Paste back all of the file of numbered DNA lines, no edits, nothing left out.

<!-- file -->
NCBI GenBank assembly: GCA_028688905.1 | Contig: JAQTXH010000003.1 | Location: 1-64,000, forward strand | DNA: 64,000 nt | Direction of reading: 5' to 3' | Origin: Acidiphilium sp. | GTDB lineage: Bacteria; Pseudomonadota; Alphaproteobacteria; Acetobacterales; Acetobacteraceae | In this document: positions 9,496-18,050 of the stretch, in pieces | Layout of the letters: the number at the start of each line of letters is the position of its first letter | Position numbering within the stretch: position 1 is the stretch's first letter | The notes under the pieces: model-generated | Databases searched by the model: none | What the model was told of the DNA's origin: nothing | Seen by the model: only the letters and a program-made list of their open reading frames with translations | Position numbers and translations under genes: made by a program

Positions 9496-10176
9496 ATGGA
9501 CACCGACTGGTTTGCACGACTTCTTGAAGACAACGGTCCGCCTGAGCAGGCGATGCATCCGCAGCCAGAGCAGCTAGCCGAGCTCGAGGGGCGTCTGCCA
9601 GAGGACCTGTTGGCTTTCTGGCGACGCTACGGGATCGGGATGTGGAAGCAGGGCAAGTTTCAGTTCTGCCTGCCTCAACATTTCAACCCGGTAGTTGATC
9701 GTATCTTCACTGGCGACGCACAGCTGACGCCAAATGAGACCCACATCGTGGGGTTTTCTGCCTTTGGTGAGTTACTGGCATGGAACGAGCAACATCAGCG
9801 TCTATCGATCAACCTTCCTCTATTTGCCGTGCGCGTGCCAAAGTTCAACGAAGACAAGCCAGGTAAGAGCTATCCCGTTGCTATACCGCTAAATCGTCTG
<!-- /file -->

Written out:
NCBI GenBank assembly: GCA_028688905.1 | Contig: JAQTXH010000003.1 | Location: 1-64,000, forward strand | DNA: 64,000 nt | Direction of reading: 5' to 3' | Origin: Acidiphilium sp. | GTDB lineage: Bacteria; Pseudomonadota; Alphaproteobacteria; Acetobacterales; Acetobacteraceae | In this document: positions 9,496-18,050 of the stretch, in pieces | Layout of the letters: the number at the start of each line of letters is the position of its first letter | Position numbering within the stretch: position 1 is the stretch's first letter | The notes under the pieces: model-generated | Databases searched by the model: none | What the model was told of the DNA's origin: nothing | Seen by the model: only the letters and a program-made list of their open reading frames with translations | Position numbers and translations under genes: made by a program

Positions 9496-10176
9496 ATGGA
9501 CACCGACTGGTTTGCACGACTTCTTGAAGACAACGGTCCGCCTGAGCAGGCGATGCATCCGCAGCCAGAGCAGCTAGCCGAGCTCGAGGGGCGTCTGCCA
9601 GAGGACCTGTTGGCTTTCTGGCGACGCTACGGGATCGGGATGTGGAAGCAGGGCAAGTTTCAGTTCTGCCTGCCTCAACATTTCAACCCGGTAGTTGATC
9701 GTATCTTCACTGGCGACGCACAGCTGACGCCAAATGAGACCCACATCGTGGGGTTTTCTGCCTTTGGTGAGTTACTGGCATGGAACGAGCAACATCAGCG
9801 TCTATCGATCAACCTTCCTCTATTTGCCGTGCGCGTGCCAAAGTTCAACGAAGACAAGCCAGGTAAGAGCTATCCCGTTGCTATACCGCTAAATCGTCTG